With Airbnb’s New York operations in the crosshairs of the state Attorney General, the company fought back this week with a media event highlighting the value of its short-term apartment rentals to the city economy.
Company executives unveiled a new study, which estimates the benefit to the New York City at $632 million a year.
An untold number of those rentals are illegal, under a state law that bans using apartments as short-stay hotels. A recent court ruling determined that a short-term rental through Airbnb or other service is legit as long as the apartment’s legal tenant is also present — but otherwise Airbnb hosts who rent out their apartments are breaking the law.
While company executives are clearly worried, New York City’s roughly 13,500 Airbnb hosts shouldn’t be. Only a tiny fraction of hosts have been the subject of complaints to the Mayor’s Office of Special Enforcement, which investigates menaces to quality of life, and fewer still have actually been penalized.
Between July 4 and October 1 of this year, the office recorded 216 complaints about illegal short-term rentals — some of which tipsters linked to Airbnb postings. At those addresses, just 21 property owners have been cited so far by the Department of Buildings for violations covering that period.
During the same three months, some 167,000 guests in New York City used Airbnb.
As a matter of practice, the Office for Special Enforcement only investigates when it receives reports, a spokesman for the city indicated, which can be made through the city’s 311 hotline, or directly to the office.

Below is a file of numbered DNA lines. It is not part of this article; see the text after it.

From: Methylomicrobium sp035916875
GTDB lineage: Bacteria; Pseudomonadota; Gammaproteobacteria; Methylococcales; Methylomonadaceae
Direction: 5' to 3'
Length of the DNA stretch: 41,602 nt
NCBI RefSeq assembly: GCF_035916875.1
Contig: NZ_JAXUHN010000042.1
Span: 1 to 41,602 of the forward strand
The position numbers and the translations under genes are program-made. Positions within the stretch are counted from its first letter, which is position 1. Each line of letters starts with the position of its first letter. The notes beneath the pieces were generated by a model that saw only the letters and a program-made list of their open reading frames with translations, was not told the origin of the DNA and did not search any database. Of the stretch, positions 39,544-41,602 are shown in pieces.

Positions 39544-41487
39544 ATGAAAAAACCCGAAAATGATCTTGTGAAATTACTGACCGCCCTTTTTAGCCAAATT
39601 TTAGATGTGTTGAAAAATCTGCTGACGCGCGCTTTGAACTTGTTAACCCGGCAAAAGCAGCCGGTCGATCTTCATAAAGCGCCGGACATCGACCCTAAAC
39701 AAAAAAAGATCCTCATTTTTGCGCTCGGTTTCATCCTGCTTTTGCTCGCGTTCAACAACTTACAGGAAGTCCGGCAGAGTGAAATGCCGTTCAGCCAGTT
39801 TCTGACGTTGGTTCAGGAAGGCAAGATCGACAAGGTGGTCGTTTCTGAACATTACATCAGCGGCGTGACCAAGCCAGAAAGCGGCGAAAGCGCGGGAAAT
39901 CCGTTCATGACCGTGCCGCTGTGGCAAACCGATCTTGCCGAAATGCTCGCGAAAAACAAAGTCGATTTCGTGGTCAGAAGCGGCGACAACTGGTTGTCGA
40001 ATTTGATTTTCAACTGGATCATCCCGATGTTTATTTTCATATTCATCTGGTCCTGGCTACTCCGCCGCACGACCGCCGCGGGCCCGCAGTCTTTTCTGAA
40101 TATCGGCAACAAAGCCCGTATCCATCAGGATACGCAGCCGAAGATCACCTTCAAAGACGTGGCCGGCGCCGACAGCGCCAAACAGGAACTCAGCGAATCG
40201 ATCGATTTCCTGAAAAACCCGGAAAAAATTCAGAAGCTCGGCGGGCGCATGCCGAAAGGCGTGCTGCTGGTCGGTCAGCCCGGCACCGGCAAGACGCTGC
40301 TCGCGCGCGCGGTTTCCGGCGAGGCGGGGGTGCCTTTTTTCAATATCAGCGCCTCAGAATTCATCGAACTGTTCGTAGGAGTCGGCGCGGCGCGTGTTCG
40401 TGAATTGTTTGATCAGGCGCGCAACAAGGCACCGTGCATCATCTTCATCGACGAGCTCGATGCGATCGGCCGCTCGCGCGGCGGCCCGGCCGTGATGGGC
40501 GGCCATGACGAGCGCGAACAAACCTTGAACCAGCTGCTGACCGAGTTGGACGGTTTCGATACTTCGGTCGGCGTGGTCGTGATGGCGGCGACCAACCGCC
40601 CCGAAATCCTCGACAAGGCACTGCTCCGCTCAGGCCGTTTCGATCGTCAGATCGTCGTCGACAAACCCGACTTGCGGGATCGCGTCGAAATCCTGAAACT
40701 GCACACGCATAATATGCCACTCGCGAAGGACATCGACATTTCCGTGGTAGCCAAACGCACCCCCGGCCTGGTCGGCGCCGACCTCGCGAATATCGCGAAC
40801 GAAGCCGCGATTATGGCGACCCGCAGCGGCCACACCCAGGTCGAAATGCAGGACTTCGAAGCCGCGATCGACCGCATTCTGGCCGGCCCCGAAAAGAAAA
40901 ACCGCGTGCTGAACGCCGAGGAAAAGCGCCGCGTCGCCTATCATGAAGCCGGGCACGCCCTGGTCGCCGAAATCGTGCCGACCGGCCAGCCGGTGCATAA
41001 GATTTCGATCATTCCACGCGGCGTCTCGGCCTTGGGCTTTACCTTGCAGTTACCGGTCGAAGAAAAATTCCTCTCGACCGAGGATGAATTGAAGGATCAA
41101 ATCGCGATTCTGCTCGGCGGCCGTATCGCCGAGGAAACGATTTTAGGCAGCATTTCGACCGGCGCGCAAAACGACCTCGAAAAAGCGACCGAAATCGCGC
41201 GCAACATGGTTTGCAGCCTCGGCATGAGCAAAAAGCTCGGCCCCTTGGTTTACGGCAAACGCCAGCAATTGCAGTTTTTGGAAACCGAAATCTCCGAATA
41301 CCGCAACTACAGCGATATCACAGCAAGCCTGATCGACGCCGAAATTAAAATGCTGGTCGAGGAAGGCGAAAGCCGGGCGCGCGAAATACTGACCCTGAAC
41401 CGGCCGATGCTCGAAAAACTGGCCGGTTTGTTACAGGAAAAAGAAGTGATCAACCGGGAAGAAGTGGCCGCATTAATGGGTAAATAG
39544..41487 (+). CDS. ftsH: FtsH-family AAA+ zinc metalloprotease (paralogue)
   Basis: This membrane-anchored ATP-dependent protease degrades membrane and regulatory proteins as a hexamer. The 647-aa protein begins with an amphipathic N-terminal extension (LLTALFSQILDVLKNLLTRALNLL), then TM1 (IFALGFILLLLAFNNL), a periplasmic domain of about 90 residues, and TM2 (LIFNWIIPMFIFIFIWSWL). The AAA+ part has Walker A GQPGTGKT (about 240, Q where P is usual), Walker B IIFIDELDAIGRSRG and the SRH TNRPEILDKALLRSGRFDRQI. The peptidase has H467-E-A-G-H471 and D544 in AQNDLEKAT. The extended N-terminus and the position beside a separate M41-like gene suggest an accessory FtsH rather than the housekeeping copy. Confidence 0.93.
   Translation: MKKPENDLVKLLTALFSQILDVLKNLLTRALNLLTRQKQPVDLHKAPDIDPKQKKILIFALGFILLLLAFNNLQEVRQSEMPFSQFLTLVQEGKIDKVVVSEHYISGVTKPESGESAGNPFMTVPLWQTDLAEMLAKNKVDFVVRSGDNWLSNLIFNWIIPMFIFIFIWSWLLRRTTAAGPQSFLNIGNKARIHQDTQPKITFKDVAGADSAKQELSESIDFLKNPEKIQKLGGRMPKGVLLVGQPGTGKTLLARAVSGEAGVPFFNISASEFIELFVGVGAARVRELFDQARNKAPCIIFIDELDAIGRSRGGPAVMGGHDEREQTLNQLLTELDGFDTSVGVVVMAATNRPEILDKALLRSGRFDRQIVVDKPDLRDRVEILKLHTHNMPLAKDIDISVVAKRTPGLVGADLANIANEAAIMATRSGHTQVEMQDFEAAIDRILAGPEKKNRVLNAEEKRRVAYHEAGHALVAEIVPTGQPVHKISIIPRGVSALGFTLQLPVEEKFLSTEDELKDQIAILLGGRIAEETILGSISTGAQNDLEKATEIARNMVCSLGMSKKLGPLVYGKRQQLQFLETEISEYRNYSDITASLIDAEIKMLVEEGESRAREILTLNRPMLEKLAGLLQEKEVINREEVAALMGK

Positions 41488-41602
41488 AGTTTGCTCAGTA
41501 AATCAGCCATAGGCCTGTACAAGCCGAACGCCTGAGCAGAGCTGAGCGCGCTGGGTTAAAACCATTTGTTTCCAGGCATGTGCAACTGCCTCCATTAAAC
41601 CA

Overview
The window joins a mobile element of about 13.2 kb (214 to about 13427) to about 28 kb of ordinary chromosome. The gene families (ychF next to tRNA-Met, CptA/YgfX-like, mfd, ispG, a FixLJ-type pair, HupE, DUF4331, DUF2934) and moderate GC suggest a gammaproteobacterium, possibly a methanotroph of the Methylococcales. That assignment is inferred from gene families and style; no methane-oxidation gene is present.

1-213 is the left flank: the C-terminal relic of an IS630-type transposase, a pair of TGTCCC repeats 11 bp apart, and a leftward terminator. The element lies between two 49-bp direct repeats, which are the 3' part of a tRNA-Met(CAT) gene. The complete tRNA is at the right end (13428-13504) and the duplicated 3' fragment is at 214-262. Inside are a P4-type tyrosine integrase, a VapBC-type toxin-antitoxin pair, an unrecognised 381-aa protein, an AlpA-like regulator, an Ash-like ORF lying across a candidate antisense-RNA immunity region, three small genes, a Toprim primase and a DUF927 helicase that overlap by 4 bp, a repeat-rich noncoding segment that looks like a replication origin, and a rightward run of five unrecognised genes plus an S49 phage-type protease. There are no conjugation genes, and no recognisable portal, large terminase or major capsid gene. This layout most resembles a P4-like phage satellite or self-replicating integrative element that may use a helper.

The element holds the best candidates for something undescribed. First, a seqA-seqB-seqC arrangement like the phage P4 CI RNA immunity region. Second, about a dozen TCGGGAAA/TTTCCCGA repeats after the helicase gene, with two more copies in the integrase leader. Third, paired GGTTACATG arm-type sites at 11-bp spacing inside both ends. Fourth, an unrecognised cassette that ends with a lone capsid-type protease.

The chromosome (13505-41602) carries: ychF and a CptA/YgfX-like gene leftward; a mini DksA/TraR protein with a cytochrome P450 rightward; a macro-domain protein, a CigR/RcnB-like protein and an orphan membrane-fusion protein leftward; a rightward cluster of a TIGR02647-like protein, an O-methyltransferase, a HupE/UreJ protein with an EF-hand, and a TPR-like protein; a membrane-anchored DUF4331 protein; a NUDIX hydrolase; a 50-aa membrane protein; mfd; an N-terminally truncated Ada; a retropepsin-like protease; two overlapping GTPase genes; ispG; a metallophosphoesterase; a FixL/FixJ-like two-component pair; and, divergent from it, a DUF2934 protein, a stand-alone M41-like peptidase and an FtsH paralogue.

We’ve mapped complaints received by the Office of Special Enforcement in between July 4 and October 1, 2013:
One dot = an address that was the subject of an illegal hotel report to the Office of Special Enforcement. Click on a dot to see details on the complaint. Where a location has received more than one report, only one is shown. The New York World has removed references to street and email addresses that appeared in the complaint reports.
An Airbnb spokesman suggested the relatively small number of complaints showed the rentals are welcomed in New York City. “The Airbnb community in New York is respectful and committed to making neighborhoods in all five boroughs even better places to live and visit,” the spokesman said in an email.
Airbnb’s detractors include New York City’s hotel industry, as well as elected officials and housing advocates who argue that Airbnb’s model encourages property owners to convert much needed affordable housing into fly-by-night hotels.
Last month, state Attorney General Eric Scheiderman subpoenaed the company for client information in order to recover what he charged were uncollected taxes. The company is fighting off the order in state Supreme Court.
As tourists (and sometimes bedbugs along for the trip) march through buildings hosting short-term rentals, why isn’t the Mayor’s Office of Special Enforcement hearing more complaints about apartments rented out through Airbnb and its ilk? Tenants are sometimes scared to denounce illegal hotels, said Tom Cayler, who is the chairman of the Illegal Hotel Committee for the West Side Neighborhood Alliance, an organization that advocates for affordable housing. Cayler said his organization has been helping tenants submit such complaints.
“They’re scared, if they’re a rent-stabilized tenant, that if the landlord finds out they’re the ones who complained about this illegal hotel then they’ll be targeted for harassment,” he said.
Enforcement of the law, Cayler added, “should be ramped up, there is no question in my mind.”
New York City represents Airbnb’s largest market wordwide – three times greater than its second market, Paris, an Airbnb official said at the report release.
With expectations, unconfirmed, that the company will eventually have an initial public offering, some observers have remarked Airbnb’s woes in New York could affect the company’s startup valuation, which is currently estimated at as much as $2.5 billion.